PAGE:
Myanmar disregards ICC’s ruling over Rohingya issue
Myanmar has disregarded the Netherlands-based International Criminal Court’s (ICC) ruling that the court has jurisdiction to investigate the crimes against Rohingya Muslims in the country’s northwestern Rakhine state.
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"The Court has jurisdiction over the crime against humanity of deportation allegedly committed against members of the Rohingya people," the Hague-based court said in a statement on Thursday.
"The reason is that an element of this crime -- the crossing of a border -- took place on the territory of a State party [Bangladesh]," it added.
This statement said it “may also exercise its jurisdiction with regard to any other crime set out in article 5 of the [ICC Rome] Statute, such as the crimes against humanity of persecution and/or other inhumane acts.”
However, Myanmar government expressed disregard for the ICC's decision.
"Myanmar reiterates its position, that not being a party to the Rome Statute, it is under no obligation to respect the ruling of the court,” Myanmar's Office of the President said in a press release on Friday.
"Myanmar reiterates that it has not deported any individuals in the areas of concern and in fact has worked hard in collaboration with Bangladesh to repatriate those displaced from their homes,” the press release claimed.
- Mass gang rapes and killings
The decision by the ICC came a week after the UN released a report documenting mass gang rapes, killings -- including of infants and young children -- brutal beatings and disappearances committed by Myanmar state forces. In its report, UN investigators said such violations may have constituted crimes against humanity.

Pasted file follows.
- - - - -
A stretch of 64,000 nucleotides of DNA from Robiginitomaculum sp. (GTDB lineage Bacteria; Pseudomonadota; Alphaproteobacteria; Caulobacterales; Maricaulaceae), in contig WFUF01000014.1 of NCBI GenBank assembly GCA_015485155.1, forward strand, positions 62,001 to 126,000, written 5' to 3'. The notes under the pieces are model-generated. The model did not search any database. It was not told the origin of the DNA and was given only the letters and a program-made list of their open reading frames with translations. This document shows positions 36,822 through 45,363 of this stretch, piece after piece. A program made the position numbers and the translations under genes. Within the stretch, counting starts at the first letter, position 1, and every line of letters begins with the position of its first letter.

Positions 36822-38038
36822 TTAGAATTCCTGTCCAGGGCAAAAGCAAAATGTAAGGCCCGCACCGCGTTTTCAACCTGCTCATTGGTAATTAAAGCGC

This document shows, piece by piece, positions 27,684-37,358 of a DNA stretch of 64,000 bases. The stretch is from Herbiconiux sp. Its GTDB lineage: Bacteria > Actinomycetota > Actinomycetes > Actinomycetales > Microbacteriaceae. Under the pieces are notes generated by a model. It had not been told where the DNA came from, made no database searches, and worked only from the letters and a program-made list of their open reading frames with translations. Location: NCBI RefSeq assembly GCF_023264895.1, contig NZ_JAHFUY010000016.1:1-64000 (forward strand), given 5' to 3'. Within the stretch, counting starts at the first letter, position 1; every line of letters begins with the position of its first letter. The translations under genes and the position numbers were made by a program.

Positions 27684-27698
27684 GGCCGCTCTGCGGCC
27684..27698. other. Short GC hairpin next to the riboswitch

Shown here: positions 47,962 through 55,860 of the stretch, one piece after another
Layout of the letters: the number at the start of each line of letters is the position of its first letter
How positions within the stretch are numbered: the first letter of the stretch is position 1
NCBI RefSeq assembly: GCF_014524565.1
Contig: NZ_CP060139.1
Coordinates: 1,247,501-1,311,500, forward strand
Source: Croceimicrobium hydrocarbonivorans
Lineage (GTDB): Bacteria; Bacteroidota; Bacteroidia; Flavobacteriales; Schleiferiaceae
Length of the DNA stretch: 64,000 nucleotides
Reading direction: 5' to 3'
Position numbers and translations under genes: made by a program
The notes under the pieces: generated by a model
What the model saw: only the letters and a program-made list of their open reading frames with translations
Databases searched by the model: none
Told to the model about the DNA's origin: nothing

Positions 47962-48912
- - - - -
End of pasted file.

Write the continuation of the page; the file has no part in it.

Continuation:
The UN Independent International Fact-Finding Mission on Myanmar called on Myanmar’s top military officials, including army commander-in-chief Senior Gen. Min Aung Hlaing, to be tried at the International Criminal Court for genocide committed against Rohingya Muslims.
Since Aug. 25, 2017, nearly 24,000 Rohingya Muslims have been killed by Myanmar’s state forces, according to the Ontario International Development Agency (OIDA).
In a recent report, Forced Migration of Rohingya: The Untold Experience, the OIDA raised the estimated number of murdered Rohingya to 23,962 (± 881) from a Doctors Without Borders figure of 9,400.
More than 34,000 Rohingya were also thrown into fires, while over 114,000 others were beaten, the OIDA report said, adding that 17,718 (±780) Rohingya women and girls were raped by Myanmar’s army and police. Over 115,000 Rohingya houses were also burned down and 113,000 others vandalized, it added.
According to Amnesty International, more than 750,000 Rohingya refugees, mostly children and women, have fled Myanmar and crossed into Bangladesh after Myanmar forces launched a crackdown on the minority Muslim community.
The Rohingya, described by the UN as the world's most persecuted people, have faced heightened fears of attack since dozens were killed in communal violence in 2012.
The UN has documented mass gang rapes, killings -- including of infants and young children -- brutal beatings, and disappearances committed by Myanmar state forces. In a report, UN investigators said such violations may have constituted crimes against humanity.